Forbs can be any kind of broadleaf plant besides grass, usually a flowering plant. Sheep will eat other types of plants, too, however, and there are nutritional benefits to providing a diverse array of plants in your pasture. Some breeds of sheep will even go after woodier growth!
When you are seeding a new pasture, your best bet is to seed a mixture of legumes and grasses. Try not to plant too many species at once, though, because this can make it difficult for each type of plant to develop. When selecting a forage mixture, consider some of the following options:
- Legumes (alfalfa, white clover, red clover, alsike clover, Kura clover, birdsfoot trefoil)
- Sod-forming grasses (Kentucky bluegrass, smooth bromegrass, reed canary grass)
- Bunch grasses (orchardgrass, timothy, tall fescue, Italian ryegrass, perennial ryegrass)
Choosing one plant type from each category is a good strategy if you’re just getting started.
2. Hay and Stored Feed
When fresh pasture isn’t available, the next best thing is stored feed. Sheep can eat hay, silage, green chop, balayage or crop by-products. Hay is the most common choice.
However, silage or haylage can also be fed to sheep, but you need to be careful about feeding it. It should be fermented and stored in a silo that keeps air out. Problems arise when silage becomes moldy, as it can cause listeriosis – a fatal disease in sheep.
Sheep love grain – it’s about as appealing to them as a piece of decadent chocolate cake is to you! Unfortunately, though, it is very easy for sheep to over-eat if their grain consumption is not limited. You can add occasional grain, but be careful about feeding too much.
Keep in mind that the whole grain is going to be healthier for sheep as it requires them to grind their own grain. They’ll experience fewer digestive upsets.
It’s important to supplement grain to animals with higher nutritional needs, such as pregnant ewes toward the end of their gestation.
4. Salt and Mineral Supplementation
Sheep should have free access to sheep-formulated minerals. You can use a mineral block or loose minerals. Don’t worry about them over-eating from this supply, as they won’t eat it if they don’t actually need it.
A sheep supplement will contain the following:
- Vitamin A
- Vitamin D
- Vitamin E
- Trace amounts of cobalt, iodine, copper, iron, molybdenum, manganese, zinc, and selenium)
Make sure you use a sheep-specific supplement and do not use an all-stock or sheep and goat mixture. These often contain copper, which sheep do need – but in extremely small qualities. Sheep are ten times more likely to get copper toxicity than goats.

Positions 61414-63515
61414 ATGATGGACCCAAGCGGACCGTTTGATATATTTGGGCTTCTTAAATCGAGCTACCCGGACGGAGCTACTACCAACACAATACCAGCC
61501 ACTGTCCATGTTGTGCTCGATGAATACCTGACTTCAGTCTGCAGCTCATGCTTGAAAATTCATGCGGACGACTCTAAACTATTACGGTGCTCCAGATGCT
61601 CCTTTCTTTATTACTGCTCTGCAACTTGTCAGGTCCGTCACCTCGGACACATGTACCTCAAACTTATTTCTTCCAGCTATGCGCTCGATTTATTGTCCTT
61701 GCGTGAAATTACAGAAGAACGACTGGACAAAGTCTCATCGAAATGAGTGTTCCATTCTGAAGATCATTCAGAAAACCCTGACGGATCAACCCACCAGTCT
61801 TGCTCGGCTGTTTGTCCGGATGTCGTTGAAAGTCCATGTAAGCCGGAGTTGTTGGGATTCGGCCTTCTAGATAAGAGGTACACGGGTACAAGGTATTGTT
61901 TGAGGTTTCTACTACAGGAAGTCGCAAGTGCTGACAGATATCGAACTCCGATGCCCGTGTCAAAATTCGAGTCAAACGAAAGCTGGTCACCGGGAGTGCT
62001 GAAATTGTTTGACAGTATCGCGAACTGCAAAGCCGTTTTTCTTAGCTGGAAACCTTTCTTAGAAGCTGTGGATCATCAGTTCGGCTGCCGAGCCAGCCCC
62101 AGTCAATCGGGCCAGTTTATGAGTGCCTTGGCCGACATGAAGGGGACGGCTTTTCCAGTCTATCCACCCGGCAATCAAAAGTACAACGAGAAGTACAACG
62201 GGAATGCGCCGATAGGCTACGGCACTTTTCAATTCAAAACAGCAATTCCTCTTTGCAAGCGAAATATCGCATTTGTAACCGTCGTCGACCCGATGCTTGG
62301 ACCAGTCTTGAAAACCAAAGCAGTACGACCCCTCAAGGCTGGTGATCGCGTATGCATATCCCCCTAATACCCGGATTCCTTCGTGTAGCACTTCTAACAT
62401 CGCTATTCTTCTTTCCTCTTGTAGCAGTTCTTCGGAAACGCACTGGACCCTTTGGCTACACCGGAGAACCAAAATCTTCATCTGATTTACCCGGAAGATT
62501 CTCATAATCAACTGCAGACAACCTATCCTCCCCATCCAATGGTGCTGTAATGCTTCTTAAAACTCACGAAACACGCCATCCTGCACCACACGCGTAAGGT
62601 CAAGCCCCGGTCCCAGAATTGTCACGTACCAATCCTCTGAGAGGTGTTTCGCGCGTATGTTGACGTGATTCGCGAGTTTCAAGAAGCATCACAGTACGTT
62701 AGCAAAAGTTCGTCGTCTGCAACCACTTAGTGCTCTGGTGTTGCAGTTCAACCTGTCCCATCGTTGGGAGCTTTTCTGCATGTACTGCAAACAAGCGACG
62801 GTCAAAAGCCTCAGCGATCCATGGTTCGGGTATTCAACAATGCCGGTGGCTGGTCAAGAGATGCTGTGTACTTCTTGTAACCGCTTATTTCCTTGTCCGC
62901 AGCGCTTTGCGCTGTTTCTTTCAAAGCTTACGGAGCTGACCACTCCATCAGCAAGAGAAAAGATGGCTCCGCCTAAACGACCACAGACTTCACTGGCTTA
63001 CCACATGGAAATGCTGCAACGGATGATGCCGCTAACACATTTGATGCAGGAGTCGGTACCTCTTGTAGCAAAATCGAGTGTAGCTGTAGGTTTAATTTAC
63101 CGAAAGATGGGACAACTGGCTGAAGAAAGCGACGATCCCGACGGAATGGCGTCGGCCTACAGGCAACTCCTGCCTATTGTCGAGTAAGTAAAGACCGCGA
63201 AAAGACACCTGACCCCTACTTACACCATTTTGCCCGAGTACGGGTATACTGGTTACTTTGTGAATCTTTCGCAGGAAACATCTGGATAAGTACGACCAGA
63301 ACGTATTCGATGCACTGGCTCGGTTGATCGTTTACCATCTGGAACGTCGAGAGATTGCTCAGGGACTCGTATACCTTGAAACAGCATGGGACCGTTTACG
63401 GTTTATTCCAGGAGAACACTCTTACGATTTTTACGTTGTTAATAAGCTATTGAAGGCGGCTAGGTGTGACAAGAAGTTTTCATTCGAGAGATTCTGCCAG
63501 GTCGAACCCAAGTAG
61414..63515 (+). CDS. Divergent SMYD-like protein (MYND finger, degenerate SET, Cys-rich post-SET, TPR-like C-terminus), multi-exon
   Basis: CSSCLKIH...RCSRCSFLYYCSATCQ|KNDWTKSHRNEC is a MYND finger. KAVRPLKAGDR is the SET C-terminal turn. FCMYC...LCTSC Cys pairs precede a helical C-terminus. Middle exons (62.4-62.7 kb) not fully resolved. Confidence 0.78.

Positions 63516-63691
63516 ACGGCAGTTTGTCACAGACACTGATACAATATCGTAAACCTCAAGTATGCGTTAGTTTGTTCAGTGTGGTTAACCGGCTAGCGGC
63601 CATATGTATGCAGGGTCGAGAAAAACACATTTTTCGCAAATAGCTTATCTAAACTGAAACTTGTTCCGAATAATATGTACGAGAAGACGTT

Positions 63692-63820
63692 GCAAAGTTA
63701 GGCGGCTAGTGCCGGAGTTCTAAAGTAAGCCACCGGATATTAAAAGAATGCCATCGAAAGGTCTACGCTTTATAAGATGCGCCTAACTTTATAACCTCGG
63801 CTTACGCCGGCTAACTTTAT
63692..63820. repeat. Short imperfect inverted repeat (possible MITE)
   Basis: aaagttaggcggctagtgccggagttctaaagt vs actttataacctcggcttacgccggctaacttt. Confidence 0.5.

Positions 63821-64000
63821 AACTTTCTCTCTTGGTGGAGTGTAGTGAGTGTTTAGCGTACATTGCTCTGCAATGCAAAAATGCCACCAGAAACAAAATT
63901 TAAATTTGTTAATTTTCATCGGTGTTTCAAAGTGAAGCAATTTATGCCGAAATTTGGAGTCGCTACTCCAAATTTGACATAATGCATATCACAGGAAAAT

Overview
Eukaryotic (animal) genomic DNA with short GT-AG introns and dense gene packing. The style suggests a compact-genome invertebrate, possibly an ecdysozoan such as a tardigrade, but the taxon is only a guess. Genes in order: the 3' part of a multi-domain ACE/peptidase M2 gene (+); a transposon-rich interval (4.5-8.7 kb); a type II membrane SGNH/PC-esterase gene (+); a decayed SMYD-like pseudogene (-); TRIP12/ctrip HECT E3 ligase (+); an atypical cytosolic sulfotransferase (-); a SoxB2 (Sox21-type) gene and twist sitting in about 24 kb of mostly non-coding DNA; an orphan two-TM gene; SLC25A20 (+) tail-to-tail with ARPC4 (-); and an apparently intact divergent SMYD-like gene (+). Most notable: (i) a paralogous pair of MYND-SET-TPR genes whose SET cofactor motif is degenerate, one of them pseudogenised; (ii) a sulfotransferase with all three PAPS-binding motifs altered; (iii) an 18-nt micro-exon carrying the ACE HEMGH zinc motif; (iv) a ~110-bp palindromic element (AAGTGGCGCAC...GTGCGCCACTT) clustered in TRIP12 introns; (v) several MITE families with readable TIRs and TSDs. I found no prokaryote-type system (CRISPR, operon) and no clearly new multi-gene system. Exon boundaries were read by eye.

In most cases, your sheep are going to get everything they need from a good lot of pasture and the occasional scoop of grain. However, it can be tough to resist the cuteness of those adorable sheep eyes begging you for a treat!
You can feed the following treats (in moderation) to your sheep:
- Black oil sunflower seeds (which can improve their coat)
- Alfalfa cubes (females only)
The Right Way to Feed Sheep
1. Get the Right Equipment
You’ll want to invest in at least three separate feeders: one for hay, one for grain, and one for minerals.
A hay feeder is necessary because sheep will not eat hay that has been trampled underfoot. If you are using baled hay to feed your sheep, use a shape-friendly feeder that will keep the living space clean and reduce waste. It will save you money.
A sheep-specific feeder is necessary, though, as those that are designed for other animals, like horses, have designs that allow sheep to get their heads stuck inside.
You can use basic troughs for feeding out grain and mineral supplements.
You’ll also need a good waterer. You can use an automatic watering system or one with a thermostat for automated heating. This will minimize spillage and keep the sheep hydrated in cold weather.
A basic watering trough works too, but you need to make sure you clean it out regularly as sheep have a tendency to poop directly in the water supply!
2. How Much Feed Does One Sheep Need?
The average sheep needs to eat about 0.03 pounds of hay or pasture per pound of body weight. More food is necessary if your sheep are very young or very old, pregnant or lactating, health-compromised, or being raised in the colder months.
They also need about a pound of fiber each day. You’ll be able to tell that your sheep aren’t getting enough fiber if they start nibbling on wood or even wool.
A good way to tell if your sheep are being under- or over-fed is to look after body condition. If the backbone is sticking out, your sheep is too thin. If there is a blob of fat above the tail, the sheep are too fat.
What to Feed Baby Lambs
For the first few weeks of life, all a lamb needs to stay healthy and to grow is the milk from its mother. It is especially important that baby lambs take in colostrum during the first few hours after lambing.
After 24 hours, a ewe will no longer produce colostrum. It not only helps lambs develop their early immune systems, but it also helps them ward off hypothermia. Lambs need at least 10% of their body weight in colostrum within the first day of life.
Then, they will solely consume milk until they are about four to six weeks old. They will then start nibbling on solid food, like grass, hay, and grain. It is perfectly fine to allow your ewes to decide when to wean their young, or you can wean them sooner if you need to.
Young lambs – or those that are just a couple of weeks old – are often fed creep feed to help them win. Creep feed is when supplemental feed is offered to nursing lambs in addition to milk from their mothers.
You must use feed specifically designed for this purpose, as lambs that are this young cannot digest feeds meant for adult sheep.
What to Feed Pregnant Ewes
Making sure you feed your pregnant and lactating ewes adequately is the key to guaranteeing healthy lambing!